A PICTURE BOOK NOT TO MISS: Caltech physics professor Kenneth Libbrecht has translated his passion for ice crystals into an extraordinary book for young people, "The Secret Life of a Snowflake: An Up-Close Look at the Art and Science of Snowflakes" (Voyageur Press: $17, all ages). How rare it is for a scientist to be able to describe his work this simply: "I look at snowflakes under a microscope and take pictures of what I see." – LA Times
This beautiful book is worth spending time with. Trust me, it's nothing like the piles of slippery stuff in your driveway. "The Secret Life of a Snowflake" features stunning photography (the kind you linger over) and science that's fun and informative. – Cape Cod Times
The next time it snows, I am heading outside with magnifying glass in hand, inspired by “The Secret Life of a Snowflake’’ by Kenneth Libbrecht (Voyageur). The target readers are 9- and 10-year-olds, but the book deserves a broader audience. A snowflake researcher at Caltech, Libbrecht is as enthusiastic about science as he is about the beautiful photographs he takes of snowflakes under a microscope. – Boston Globe
Depending on where you live, you may have already seen a lot of snow this winter. But you’ve probably never seen it like this. The author, a professor of physics at the California Institute of Technology, presents super-close-up photos of snowflakes, taken under a microscope, for a crystal-clear look at one of nature’s most delicate, dazzling displays. – American Profile
Aimed at kids but sure to engage any snow-loving adults Kenneth Libbrecht's photos capture true works of nature's art, and his text reveals a lot about where they come from and how they get here. Oh, and you can learn how to make a paper snowflake -- the right way. – Star Tribune
His latest book is for kids: The Secret Life of a Snowflake, a fascinating look at the science of frozen crystals that will appeal to adults, too…His book, a beautiful blend of art and science, includes instructions for the proper way to fold and cut a snowflake from paper. – Columbus Dispatch
School Library Journal, May 2010
Extraordinary photographs of individual snowflakes are the true highlight of this informational book. With crisp detail and lit up with colored light, the crystals are mesmerizing in their clarity and brilliance. Libbrecht uses a first-person narration to describe the microphotography process that he uses to create the images and then goes on to outline the life cycle of a snowflake…A solid addition to any science collection, this book will draw in young enthusiasts, and the beautiful photographs will engage casual browsers.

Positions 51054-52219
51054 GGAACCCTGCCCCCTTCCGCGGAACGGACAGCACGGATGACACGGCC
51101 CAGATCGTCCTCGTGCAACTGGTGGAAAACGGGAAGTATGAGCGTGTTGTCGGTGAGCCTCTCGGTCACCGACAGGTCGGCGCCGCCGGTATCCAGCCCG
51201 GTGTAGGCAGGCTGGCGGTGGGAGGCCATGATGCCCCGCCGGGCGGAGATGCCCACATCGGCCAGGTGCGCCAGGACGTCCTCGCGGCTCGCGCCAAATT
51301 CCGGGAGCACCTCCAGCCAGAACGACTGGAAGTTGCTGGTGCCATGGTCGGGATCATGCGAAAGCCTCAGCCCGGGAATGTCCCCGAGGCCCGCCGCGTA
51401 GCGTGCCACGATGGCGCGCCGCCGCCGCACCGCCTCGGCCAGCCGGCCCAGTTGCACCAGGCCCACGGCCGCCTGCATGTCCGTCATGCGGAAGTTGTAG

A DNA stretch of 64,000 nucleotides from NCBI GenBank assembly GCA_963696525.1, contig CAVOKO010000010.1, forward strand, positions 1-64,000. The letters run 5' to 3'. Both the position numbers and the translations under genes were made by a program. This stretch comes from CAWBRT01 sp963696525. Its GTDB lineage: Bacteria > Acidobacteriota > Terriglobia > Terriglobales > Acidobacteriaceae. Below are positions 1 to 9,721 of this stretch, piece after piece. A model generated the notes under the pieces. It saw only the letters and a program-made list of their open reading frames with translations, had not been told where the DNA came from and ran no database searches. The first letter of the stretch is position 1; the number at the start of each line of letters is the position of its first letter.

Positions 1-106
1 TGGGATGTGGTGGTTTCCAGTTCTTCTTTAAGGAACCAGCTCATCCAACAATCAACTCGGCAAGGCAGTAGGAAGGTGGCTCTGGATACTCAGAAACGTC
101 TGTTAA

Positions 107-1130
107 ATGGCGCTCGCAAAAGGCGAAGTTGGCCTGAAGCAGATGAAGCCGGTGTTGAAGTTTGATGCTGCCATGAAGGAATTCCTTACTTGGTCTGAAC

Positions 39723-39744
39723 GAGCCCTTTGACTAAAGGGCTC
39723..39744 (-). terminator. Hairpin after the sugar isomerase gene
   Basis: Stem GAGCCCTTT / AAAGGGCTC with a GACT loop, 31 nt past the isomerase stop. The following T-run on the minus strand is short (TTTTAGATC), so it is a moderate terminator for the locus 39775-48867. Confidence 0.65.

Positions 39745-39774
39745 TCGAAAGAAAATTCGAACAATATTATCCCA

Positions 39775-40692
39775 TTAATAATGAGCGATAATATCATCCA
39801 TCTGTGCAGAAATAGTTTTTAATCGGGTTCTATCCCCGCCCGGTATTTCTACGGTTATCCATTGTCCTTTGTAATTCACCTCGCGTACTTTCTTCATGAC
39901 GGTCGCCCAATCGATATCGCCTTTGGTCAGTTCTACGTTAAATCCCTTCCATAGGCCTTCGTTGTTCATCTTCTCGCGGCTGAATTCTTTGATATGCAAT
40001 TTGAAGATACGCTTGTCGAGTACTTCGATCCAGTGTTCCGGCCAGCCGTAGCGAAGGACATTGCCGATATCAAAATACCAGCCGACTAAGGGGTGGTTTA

School Library Journal, May 2010
This is not simply a how-to-train book; it is also a guide to cultivating a respectful relationship with your dog. The excellent information is comprehensive, and it is presented in a clear and detailed style...The high-quality, full-color photos, featuring 4-Hers with their pets, are exceedingly well matched to the text. They capture the unique bond between the dog and its owner as the pups often gaze in rapt attention at their person. Readers who are serious about learning how to train their dog effectively will find this book an invaluable and interesting resource that will make that special bond even more rewarding. This guide is definitely Best in Show quality.
National Science Teachers Association
Most children are naturally interested in snowfall and snowflakes; they are a favorite subject of art activities in schools in the winter months. This book will captivate readers. It does an excellent job of integrating the science behind snowflake formation and the beautiful natural art that is the end result.
Written by a physicist who studies snowflake form, the text is very informative and covers many science concepts related to the subject (such as light and color, the water cycle, crystal formation, and molecular structure). The accompanying photographs are exquisite, and the diagrams clarify the scientific content in an effective manner.
There are a few suggested activities in the text that a classroom teacher could easily do with students, such as making paper snowflakes and observing snowflakes under a microscope. This is a great resource for integrated lessons at the elementary and middle school level.